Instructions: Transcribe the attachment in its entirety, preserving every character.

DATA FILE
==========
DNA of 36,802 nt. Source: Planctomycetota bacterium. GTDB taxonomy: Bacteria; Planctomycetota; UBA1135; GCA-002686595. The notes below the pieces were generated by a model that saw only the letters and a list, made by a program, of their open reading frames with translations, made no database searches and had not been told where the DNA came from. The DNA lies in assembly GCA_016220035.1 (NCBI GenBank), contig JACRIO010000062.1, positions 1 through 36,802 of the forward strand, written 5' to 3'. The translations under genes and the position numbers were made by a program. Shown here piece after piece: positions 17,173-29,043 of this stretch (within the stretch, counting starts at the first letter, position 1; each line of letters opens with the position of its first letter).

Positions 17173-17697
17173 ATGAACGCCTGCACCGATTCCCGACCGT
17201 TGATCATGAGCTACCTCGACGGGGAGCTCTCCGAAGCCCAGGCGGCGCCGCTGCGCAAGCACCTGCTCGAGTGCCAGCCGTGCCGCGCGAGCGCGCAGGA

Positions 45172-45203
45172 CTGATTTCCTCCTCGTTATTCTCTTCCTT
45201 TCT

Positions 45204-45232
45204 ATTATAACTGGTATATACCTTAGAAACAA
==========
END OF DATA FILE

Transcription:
DNA of 36,802 nt. Source: Planctomycetota bacterium. GTDB taxonomy: Bacteria; Planctomycetota; UBA1135; GCA-002686595. The notes below the pieces were generated by a model that saw only the letters and a list, made by a program, of their open reading frames with translations, made no database searches and had not been told where the DNA came from. The DNA lies in assembly GCA_016220035.1 (NCBI GenBank), contig JACRIO010000062.1, positions 1 through 36,802 of the forward strand, written 5' to 3'. The translations under genes and the position numbers were made by a program. Shown here piece after piece: positions 17,173-29,043 of this stretch (within the stretch, counting starts at the first letter, position 1; each line of letters opens with the position of its first letter).

Positions 17173-17697
17173 ATGAACGCCTGCACCGATTCCCGACCGT
17201 TGATCATGAGCTACCTCGACGGGGAGCTCTCCGAAGCCCAGGCGGCGCCGCTGCGCAAGCACCTGCTCGAGTGCCAGCCGTGCCGCGCGAGCGCGCAGGA

Positions 45172-45203
45172 CTGATTTCCTCCTCGTTATTCTCTTCCTT
45201 TCT

Positions 45204-45232
45204 ATTATAACTGGTATATACCTTAGAAACAA